What dreams are made of
What Dreams are Made of Since the beginning of time, dreams have been a mysterious wonder amongst humans. Everyone has dreams, and people who say they do not in fact do, but Just don’t remember their dreams or recall the information that was in them. A person spends somewhere around six years of their life dreaming, which is about 2,100 days in a dream world (dreamfacts). A lot of people often have weird and unexplained dreams that they usually Just overlook, or don’t remember, but research is showing that there is meaning behind dreams.
In the Ancient time, the Greeks and Romans ould visit dream temples to search their dreams as messages from the Gods (Gackenbach and Bosveld, 1989). Nowadays, through studies and research, psychologists have made some cool theories about the characteristics of dreams, what they do for people, and what they mean to people. People can connect their dreams into real life to work through problems and better understand themselves, once theyre able to fgure out these factors.
When humans go to sleep, they go through four stage cycles which lasts for about 90- 120 minutes and repeats itself about four to five times per sleep night on average, but may go through as many as even times in sleep period. Dreams may happen through any of the four stages, but are more remembered by people in the last part of sleep known as the Rapid Eye Movement (REM) stage. In this part of sleep, the person’s eyes move back and forth very rapidly, and occur about 90 – 100 minutes after they go to sleep.
Also in REM sleep, the person has a rise in blood pressure and an increase in their heart rate and respiration, and their voluntary muscles are paralyzed. Dreamers have several dreams in one sleep period, but they usually remember very little about them all. A erson with decreased dream activity could have protein deficiency or a personality disorder (dreamfacts). There are five Traits of dreams. One is that a lot of dreams consist of real people the dreamer knows. The second trait is that a lot of dreams happen in a building, home, or recognizable area that they have been to before.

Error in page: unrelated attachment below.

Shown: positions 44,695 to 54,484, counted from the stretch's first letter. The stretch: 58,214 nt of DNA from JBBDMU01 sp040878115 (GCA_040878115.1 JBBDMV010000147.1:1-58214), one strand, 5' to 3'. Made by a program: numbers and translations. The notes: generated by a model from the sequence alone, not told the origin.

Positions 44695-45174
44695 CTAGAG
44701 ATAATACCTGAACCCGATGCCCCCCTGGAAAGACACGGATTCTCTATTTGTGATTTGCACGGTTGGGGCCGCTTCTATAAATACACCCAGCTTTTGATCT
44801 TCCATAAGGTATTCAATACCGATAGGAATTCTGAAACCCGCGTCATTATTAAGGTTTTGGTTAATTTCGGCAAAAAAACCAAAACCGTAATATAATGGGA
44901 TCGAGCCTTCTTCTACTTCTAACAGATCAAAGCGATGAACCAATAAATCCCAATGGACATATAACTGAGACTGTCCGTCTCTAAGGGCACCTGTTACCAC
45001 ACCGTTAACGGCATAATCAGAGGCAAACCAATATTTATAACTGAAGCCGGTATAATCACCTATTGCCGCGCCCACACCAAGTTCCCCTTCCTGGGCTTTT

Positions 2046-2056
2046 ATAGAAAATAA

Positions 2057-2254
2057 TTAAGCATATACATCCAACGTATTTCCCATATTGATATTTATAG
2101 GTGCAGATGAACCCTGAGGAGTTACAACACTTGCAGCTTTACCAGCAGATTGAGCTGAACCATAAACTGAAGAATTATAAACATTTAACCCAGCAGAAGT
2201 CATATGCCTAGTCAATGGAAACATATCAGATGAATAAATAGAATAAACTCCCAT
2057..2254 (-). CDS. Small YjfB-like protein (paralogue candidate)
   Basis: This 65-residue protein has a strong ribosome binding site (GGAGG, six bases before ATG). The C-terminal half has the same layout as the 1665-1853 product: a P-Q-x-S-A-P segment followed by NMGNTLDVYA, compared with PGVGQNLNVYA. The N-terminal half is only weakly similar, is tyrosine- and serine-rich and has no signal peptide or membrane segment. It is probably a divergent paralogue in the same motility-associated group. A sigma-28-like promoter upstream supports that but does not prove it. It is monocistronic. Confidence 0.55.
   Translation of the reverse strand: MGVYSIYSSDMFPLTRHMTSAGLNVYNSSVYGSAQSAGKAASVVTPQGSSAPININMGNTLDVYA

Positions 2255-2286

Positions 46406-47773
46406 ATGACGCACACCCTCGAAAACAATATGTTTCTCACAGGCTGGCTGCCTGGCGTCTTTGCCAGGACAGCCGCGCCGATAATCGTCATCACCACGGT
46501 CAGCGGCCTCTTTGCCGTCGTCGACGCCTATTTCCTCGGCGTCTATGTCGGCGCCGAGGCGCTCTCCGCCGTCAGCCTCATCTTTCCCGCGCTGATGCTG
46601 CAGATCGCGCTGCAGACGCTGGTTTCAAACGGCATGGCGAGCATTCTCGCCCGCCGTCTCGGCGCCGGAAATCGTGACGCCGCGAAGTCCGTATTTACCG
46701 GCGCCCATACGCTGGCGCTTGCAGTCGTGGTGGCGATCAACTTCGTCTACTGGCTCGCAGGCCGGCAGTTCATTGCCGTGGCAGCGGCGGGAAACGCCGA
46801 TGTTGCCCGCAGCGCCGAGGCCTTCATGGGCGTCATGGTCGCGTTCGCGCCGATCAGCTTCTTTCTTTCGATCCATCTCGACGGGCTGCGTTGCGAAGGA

Another is that feelings may occur in dreams like anger, emotion, fear, or pain. Dreams can also feel very real to the dreamer. They can be watching from outside the dream or be part of it. Last, but not least, things from the persons previous day may be part of their dream. (Scheingold, 2002). There are a couple different types of dreams. The first type of dreaming is a daydream. This is classified as an alert state that is in between being asleep and being awake. It happens when people have a wondering brain. On average, people daydream 70 – 120 minutes per day.
The second form of dream is a lucid dream, which is where a dream occurs, but when the person realizes theyre in a dream they usually wake up. Some dreamers that are sophisticated can remain in a lucid state of dreaming, becoming part of things in their dream without allowing themselves to awaken. Another type of dreaming is a nightmare. A nightmare is an alarming dream that causes the dreamer to wake up have about the same story and theme, a lot of them being nightmares. Another type of dream is a healing dream that refers to the person’s health and wellbeing.
A prophetic dream that is also known as a precognitive dream is a dream that supposedly tells the future. Lastly, there are epic dreams. If I would have guessed I would have thought it was like the Kia commercial where they are rocking out on the race track and riding rhinos and stuff, but they are dreams that have beauty and contain archetypal symbology. These dreams are said to be impossible to ignore ecause they are so huge, vivid, imperative (dreamtypes/index). Dreams have always been looked at to mean something to the dreamer in their life.